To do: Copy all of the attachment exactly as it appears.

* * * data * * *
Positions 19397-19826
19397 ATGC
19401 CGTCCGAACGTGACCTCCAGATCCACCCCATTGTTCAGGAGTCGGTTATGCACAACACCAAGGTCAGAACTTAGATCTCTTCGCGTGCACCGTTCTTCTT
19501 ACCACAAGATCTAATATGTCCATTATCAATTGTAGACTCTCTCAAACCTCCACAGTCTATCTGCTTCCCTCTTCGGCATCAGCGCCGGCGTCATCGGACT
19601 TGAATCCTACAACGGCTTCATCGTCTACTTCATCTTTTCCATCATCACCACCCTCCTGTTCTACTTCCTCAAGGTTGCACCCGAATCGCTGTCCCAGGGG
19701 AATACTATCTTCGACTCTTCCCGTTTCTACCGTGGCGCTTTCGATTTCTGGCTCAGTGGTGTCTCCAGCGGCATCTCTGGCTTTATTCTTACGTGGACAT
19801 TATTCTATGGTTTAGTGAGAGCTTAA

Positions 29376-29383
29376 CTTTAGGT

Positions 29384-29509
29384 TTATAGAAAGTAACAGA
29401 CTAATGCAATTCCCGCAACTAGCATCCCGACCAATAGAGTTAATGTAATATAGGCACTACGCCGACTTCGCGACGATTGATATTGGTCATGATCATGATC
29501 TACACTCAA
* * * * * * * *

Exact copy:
Positions 19397-19826
19397 ATGC
19401 CGTCCGAACGTGACCTCCAGATCCACCCCATTGTTCAGGAGTCGGTTATGCACAACACCAAGGTCAGAACTTAGATCTCTTCGCGTGCACCGTTCTTCTT
19501 ACCACAAGATCTAATATGTCCATTATCAATTGTAGACTCTCTCAAACCTCCACAGTCTATCTGCTTCCCTCTTCGGCATCAGCGCCGGCGTCATCGGACT
19601 TGAATCCTACAACGGCTTCATCGTCTACTTCATCTTTTCCATCATCACCACCCTCCTGTTCTACTTCCTCAAGGTTGCACCCGAATCGCTGTCCCAGGGG
19701 AATACTATCTTCGACTCTTCCCGTTTCTACCGTGGCGCTTTCGATTTCTGGCTCAGTGGTGTCTCCAGCGGCATCTCTGGCTTTATTCTTACGTGGACAT
19801 TATTCTATGGTTTAGTGAGAGCTTAA

Positions 29376-29383
29376 CTTTAGGT

Positions 29384-29509
29384 TTATAGAAAGTAACAGA
29401 CTAATGCAATTCCCGCAACTAGCATCCCGACCAATAGAGTTAATGTAATATAGGCACTACGCCGACTTCGCGACGATTGATATTGGTCATGATCATGATC
29501 TACACTCAA